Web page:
Teenage climate activist Greta Thunberg slammed Joe Biden in an interview Monday, saying it’s ‘strange’ to consider the president a climate change leader ‘when you see what his administration is doing’.
Thunberg (age 18) claims that Biden’s Administration actually took measures to make the climate crisis worse despite promising to address it in his Clean Energy Revolution plan.
“The US expands its fossil fuel infrastructure.” Why does the US do that? Thunberg questioned, speaking to KK Ottesen of the Washington Post.
A vocal student from Sweden also attacked the climate leaders around the globe for placing the blame for protecting the environment on young people.
She added, “It shouldn’t fall on us activists or teenagers who want to just go to school to raise awareness and inform people that there is an emergency.”
Biden Administration set ambitious targets to lower pollution and greenhouse gas emission. These include 100 percent clean energy by 2035, and zero emissions by 2050.
But, he has struggled with a pandemic-caused rise in gas prices which has resulted in an increase in world oil production. He has also not fulfilled his campaign pledge to tighten restrictions on oil and gas leasing on federal land.
Greta Thunberg, a climate activist (pictured at the COP26 Summit in Nov. 2021), slammed Joe Biden in an interview Monday. She said it was’strange to consider him a leader on climate change when you look at what his administration has done’
Thunberg’s hatred for world leaders extends beyond the Biden Administration.
She blasted the United Nations’ climate summit, known by COP26, last month as a PR event’ or a failure.
Thunberg cited how leaders were unable to secure funding for the Green Climate Fund, which was created to support the efforts of developing countries in responding to the challenge of climate change.
‘The money that has already been promised, the bare minimum that the so-called global north have promised that they will deliver, they failed to come to any conclusions, and it’s been postponed once again,’ argued Thunberg, who has been nominated for the Nobel Prize in each of the past three years.
The UN summit leaders did make some progress, as she pointed out how they had included fossil fuels into their final document. But there is still much to be done.
‘Of course it’s a step forward that, instead of coming back every five years, they’re doing it every year now,’ Thunberg said.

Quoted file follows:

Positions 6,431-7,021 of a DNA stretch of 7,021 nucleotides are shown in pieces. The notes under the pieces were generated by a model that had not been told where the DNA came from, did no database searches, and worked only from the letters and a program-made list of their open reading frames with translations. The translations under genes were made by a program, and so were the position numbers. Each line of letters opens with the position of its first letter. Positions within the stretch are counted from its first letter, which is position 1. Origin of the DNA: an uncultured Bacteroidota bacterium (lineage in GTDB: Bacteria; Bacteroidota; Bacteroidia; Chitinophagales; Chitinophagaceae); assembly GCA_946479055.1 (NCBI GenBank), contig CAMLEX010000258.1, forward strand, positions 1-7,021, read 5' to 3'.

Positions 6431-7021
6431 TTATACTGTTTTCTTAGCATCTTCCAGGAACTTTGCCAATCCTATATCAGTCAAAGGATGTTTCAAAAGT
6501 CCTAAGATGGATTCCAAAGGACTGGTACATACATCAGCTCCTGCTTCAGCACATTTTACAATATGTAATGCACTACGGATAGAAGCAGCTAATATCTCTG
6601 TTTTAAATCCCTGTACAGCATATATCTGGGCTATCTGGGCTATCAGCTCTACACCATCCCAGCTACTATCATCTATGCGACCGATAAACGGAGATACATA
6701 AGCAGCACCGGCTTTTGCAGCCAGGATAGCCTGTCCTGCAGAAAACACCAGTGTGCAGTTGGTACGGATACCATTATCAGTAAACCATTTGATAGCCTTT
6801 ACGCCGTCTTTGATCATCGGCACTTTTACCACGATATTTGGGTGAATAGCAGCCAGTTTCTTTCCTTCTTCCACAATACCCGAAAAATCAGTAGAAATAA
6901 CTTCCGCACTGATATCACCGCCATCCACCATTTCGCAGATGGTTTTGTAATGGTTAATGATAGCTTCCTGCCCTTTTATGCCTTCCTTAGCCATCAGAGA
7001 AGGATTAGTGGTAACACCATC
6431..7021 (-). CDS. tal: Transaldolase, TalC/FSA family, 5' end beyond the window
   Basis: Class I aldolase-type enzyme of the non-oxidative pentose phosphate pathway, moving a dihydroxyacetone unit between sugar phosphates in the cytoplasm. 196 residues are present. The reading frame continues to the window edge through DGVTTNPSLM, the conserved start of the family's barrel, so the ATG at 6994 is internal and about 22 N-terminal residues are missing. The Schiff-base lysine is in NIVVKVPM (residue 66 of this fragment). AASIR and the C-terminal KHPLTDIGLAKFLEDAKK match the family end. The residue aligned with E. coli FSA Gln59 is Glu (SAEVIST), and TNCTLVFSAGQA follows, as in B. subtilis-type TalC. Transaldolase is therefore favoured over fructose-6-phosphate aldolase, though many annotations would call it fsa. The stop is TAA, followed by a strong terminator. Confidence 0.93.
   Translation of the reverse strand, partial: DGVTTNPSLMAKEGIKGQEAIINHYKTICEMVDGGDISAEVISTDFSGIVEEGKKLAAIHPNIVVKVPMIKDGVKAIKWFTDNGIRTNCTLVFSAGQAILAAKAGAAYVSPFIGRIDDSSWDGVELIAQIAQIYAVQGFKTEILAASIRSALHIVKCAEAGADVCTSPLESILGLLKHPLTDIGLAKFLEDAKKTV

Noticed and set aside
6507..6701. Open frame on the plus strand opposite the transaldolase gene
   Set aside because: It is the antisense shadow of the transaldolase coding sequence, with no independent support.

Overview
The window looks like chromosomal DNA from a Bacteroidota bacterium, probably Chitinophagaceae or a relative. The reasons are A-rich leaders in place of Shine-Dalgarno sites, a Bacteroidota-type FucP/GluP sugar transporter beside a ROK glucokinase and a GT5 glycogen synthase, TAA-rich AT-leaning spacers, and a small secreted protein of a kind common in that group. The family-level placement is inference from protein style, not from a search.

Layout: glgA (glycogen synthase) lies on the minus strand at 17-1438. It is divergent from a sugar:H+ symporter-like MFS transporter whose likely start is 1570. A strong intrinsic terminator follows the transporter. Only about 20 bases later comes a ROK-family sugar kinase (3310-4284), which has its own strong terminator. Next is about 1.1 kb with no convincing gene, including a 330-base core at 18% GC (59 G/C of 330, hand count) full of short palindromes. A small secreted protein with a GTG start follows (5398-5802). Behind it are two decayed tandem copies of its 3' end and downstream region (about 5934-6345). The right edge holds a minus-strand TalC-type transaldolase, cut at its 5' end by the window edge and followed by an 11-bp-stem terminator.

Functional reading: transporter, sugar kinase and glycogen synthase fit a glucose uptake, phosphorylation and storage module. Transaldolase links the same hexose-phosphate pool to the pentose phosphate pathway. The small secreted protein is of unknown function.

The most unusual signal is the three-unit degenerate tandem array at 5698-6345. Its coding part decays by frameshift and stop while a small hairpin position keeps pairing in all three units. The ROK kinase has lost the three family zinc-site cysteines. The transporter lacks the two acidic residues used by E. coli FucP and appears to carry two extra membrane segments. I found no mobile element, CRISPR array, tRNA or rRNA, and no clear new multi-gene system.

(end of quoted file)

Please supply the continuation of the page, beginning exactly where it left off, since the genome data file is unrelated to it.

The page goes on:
Thunberg suggested that Biden’s Administration had taken steps to make the climate crisis worse despite his Clean Energy Revolution Plan (Pictured as Joe Biden December 27, 2021).
She blasted the United Nations Climate Summit, also known as COP26 (pictured) as a ‘PR Event’ and a Failure.
She added: ‘But still, that doesn’t mean anything unless that actually leads to increased ambition and if they actually fulfill those ambitions.’
Thunberg also claimed that we need to fundamentally alter our societies right now. He claimed that people too focus on the immediate and are not driven to seek out solutions for the future.
‘Right now, what’s holding us back is that we lack that political will. We don’t prioritize the climate today.
Our goal is to not lower our emissions. We want to solve problems that will allow us to live a normal life. [as it is]Today,” she stated.
Thunberg continued: ‘And, of course, you can ask, “Can’t we have both?” But the uncomfortable truth is that we have left it too late for that. Or, the world leaders are too late.
“We must fundamentally transform our societies today. It would have gone much more smoothly if we had started it 30 years ago. But now it’s a different situation.’
Despite Thunberg – who led a 100,000-strong march through the streets of Glasgow during the first week of the COP26 summit – dismissing the two-week meet as a ‘greenwashing festival,’ some experts are applauding the work UN leaders achieved.
However, the experts who negotiated the deal praised the achievements made in overcoming the threat of global warming.
AFP was told by Dann Mitchell, British Met Office’s head for climate hazards, that the Glasgow Climate Pact “is more than what we expected” but not as much as we hoped.
Some say that judging the effectiveness of the measures at the summit depends on how they are viewed.
For instance, the call for 196 countries to reduce coal-fired electricity or the promise of doubling financial aid annually to $40 billion to help poor nations prepare for climate change are huge steps in the right direction.
The new provision also requires countries to set more ambitious targets to reduce carbon pollution each year than they do every five years.
Alden Meyer from E3G, senior analyst on climate and energy, stated that he sees the Glasgow result as more than half-full because he is a lifetime optimist.
“But, the atmosphere reacts to emissions — not COP decisions” – so much more work is needed to make this strong rhetoric a reality.
“Make no mistake. We are still on the path to hell,” said Dave Reay of the University of Edinburgh Climate Change Institute.
“But Glasgow has at the very least made an exit lane.”